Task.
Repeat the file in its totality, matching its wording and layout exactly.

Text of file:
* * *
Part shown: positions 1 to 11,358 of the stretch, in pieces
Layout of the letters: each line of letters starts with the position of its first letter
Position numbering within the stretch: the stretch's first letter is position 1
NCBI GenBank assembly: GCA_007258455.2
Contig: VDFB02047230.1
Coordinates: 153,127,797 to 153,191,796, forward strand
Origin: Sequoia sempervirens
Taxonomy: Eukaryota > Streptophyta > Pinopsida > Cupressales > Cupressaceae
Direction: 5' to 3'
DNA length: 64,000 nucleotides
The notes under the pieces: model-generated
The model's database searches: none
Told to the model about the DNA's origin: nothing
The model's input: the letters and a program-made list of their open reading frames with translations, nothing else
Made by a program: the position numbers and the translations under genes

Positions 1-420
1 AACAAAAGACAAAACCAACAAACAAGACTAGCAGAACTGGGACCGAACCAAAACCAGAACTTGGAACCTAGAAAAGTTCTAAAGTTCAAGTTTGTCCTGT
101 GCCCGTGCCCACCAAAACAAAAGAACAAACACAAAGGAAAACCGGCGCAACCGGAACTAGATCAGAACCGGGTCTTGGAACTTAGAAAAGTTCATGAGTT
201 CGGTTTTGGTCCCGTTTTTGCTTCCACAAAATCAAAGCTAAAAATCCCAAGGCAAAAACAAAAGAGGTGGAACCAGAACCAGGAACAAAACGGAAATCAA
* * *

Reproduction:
Part shown: positions 1 to 11,358 of the stretch, in pieces
Layout of the letters: each line of letters starts with the position of its first letter
Position numbering within the stretch: the stretch's first letter is position 1
NCBI GenBank assembly: GCA_007258455.2
Contig: VDFB02047230.1
Coordinates: 153,127,797 to 153,191,796, forward strand
Origin: Sequoia sempervirens
Taxonomy: Eukaryota > Streptophyta > Pinopsida > Cupressales > Cupressaceae
Direction: 5' to 3'
DNA length: 64,000 nucleotides
The notes under the pieces: model-generated
The model's database searches: none
Told to the model about the DNA's origin: nothing
The model's input: the letters and a program-made list of their open reading frames with translations, nothing else
Made by a program: the position numbers and the translations under genes

Positions 1-420
1 AACAAAAGACAAAACCAACAAACAAGACTAGCAGAACTGGGACCGAACCAAAACCAGAACTTGGAACCTAGAAAAGTTCTAAAGTTCAAGTTTGTCCTGT
101 GCCCGTGCCCACCAAAACAAAAGAACAAACACAAAGGAAAACCGGCGCAACCGGAACTAGATCAGAACCGGGTCTTGGAACTTAGAAAAGTTCATGAGTT
201 CGGTTTTGGTCCCGTTTTTGCTTCCACAAAATCAAAGCTAAAAATCCCAAGGCAAAAACAAAAGAGGTGGAACCAGAACCAGGAACAAAACGGAAATCAA